This summer, religious studies professor Suzanne Bessenger traveled to Bhutan for research on the role of non-monastic Buddhist practices described in the 14th Century biographies of the female saint Sönam Peldren and her husband and scribe, Rinchen Pel.
Bessenger consulted Tshering Dhendup, dean of academic affairs at the College of Language and Culture Studies in Trongsa, Bhutan. Tshering Dhendup holds a doctorate in Buddhist philosophy and is a scholar practitioner in the same Kagyu school of Tibetan Buddhism as Sönam Peldren and Rinchen Pel.
Bessenger will give a presentation at Randolph this fall, and ultimately plans to publish her findings. In addition, she is writing a paper called “Songs in the Life Stories of Sönam Peldren and Rinchen Pel.”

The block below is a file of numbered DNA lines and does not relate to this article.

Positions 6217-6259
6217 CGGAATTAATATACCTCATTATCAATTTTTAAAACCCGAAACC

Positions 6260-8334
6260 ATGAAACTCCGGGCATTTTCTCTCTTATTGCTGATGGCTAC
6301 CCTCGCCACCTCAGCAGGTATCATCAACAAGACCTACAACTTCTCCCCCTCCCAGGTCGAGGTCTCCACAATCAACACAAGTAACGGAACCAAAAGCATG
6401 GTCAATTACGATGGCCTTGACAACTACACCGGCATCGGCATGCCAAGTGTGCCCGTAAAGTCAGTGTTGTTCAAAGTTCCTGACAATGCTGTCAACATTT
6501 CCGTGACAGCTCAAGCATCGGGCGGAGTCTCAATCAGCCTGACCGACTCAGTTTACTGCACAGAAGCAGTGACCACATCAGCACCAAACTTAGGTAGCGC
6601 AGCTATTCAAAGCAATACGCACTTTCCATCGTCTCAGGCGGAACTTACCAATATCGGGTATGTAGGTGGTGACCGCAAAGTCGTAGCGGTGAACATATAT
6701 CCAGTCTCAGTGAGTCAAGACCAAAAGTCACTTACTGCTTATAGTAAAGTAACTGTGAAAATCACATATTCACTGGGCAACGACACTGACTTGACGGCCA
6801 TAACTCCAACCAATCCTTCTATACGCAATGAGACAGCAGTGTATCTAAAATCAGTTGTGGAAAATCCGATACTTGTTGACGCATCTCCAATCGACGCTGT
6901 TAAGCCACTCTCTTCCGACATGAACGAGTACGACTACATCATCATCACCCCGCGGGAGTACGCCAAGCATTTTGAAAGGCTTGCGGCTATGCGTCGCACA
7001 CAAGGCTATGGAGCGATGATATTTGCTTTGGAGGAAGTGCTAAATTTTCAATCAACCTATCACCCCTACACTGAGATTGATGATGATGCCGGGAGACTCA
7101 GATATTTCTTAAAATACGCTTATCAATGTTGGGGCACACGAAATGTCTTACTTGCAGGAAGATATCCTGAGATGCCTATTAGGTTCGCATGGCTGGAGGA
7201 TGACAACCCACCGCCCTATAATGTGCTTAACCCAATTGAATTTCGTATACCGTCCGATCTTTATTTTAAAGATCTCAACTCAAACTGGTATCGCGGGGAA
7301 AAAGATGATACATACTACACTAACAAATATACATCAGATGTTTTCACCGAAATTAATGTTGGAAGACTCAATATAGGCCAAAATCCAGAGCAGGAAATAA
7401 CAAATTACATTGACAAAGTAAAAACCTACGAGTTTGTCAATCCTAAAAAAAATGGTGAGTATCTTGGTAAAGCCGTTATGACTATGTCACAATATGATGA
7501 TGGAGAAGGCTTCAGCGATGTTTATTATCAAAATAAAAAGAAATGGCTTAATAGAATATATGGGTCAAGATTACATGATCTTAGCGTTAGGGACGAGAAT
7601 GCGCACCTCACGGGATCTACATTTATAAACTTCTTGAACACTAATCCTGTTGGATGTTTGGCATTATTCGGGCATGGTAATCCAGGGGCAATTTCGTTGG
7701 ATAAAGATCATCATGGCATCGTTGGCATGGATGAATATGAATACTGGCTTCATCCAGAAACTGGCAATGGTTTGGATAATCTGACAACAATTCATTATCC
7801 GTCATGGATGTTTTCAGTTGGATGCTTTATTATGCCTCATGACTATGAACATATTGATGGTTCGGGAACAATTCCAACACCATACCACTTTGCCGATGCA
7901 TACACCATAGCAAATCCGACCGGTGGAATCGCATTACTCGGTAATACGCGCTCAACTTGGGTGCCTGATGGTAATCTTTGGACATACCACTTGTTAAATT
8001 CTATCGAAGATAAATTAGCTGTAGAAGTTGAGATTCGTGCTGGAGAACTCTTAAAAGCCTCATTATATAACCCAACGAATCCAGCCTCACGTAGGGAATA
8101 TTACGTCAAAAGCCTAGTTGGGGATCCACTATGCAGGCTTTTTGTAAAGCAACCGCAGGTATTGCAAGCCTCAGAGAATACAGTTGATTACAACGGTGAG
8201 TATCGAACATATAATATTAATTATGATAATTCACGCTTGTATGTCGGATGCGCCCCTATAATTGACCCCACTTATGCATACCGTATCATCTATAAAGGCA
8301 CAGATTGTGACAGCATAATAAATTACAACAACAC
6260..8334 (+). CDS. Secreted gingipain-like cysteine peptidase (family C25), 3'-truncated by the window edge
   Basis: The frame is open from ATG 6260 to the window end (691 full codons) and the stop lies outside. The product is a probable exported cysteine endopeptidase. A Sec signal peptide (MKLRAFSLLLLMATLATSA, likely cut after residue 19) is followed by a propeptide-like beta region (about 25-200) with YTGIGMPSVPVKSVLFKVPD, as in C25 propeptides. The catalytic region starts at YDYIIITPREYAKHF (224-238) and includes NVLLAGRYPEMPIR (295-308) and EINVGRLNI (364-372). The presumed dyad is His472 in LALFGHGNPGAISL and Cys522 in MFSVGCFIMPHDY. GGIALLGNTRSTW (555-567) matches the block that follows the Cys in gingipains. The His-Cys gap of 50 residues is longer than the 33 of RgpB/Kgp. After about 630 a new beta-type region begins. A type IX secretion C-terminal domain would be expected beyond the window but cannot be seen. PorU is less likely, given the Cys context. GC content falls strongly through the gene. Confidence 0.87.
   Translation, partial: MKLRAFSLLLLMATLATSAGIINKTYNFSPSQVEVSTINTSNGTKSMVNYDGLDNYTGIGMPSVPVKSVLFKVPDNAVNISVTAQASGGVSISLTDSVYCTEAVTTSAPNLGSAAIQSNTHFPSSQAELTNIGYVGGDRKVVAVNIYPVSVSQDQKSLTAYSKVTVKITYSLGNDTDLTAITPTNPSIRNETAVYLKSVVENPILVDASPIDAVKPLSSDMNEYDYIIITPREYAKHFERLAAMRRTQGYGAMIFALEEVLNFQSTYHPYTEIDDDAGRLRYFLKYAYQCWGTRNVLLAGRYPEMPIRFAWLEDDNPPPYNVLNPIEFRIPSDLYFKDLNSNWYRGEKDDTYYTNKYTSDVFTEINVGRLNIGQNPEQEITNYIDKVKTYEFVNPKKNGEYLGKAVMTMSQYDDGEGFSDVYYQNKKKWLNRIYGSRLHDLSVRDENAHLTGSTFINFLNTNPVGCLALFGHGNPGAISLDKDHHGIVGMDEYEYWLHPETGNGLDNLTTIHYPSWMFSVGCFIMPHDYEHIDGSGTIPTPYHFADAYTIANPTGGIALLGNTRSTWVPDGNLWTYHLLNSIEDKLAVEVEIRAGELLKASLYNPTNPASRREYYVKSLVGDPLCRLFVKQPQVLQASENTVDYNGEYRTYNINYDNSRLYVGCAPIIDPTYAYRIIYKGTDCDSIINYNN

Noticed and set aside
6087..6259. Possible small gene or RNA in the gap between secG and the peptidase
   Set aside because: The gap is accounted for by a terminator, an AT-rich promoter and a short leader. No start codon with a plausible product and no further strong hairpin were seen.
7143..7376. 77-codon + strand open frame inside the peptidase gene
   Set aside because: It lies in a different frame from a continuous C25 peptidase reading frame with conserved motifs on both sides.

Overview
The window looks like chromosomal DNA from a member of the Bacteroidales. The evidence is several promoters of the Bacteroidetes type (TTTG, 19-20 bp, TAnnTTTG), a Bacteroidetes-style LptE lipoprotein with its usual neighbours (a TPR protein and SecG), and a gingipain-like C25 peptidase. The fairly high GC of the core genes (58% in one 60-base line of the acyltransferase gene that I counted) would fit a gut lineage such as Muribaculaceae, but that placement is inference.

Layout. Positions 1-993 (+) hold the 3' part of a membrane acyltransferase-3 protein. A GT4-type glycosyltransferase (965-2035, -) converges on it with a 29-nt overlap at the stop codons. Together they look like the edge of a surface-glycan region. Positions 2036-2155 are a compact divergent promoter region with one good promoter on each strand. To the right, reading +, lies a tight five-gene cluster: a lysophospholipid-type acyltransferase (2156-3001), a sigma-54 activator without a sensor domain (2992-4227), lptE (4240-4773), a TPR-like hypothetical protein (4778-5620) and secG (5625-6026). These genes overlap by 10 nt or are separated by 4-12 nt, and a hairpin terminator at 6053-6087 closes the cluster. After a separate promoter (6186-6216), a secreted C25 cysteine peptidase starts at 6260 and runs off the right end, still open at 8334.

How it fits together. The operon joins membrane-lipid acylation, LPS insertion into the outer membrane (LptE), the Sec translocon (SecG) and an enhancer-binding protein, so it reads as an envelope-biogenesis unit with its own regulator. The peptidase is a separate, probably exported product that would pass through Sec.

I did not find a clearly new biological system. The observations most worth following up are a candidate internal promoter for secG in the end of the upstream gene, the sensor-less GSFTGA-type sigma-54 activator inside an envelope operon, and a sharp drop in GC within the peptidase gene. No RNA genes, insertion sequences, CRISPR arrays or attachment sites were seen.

“I hope to publish an English translation of the Sönam Peldren biography, since substantial hagiographies of women in the Tibetan tradition are exceedingly rare, and such a translation will be valuable to both professors and students seeking to understand the construction and role of gender in Tibetan Buddhist circles,” Bessenger said. “I would also like to complete a translation of the Rinchen Pel text, so as to be able to fully explore the way these life stories work together to portray this unique couple’s marriage, sexual relationship, and family ties.”
Bessenger’s trip was funded by a Mednick Memorial Fellowship Grant from the Virginia Foundation for Independent Colleges as well as a Ruth Borker Fund for Women’s Studies Grant from Randolph.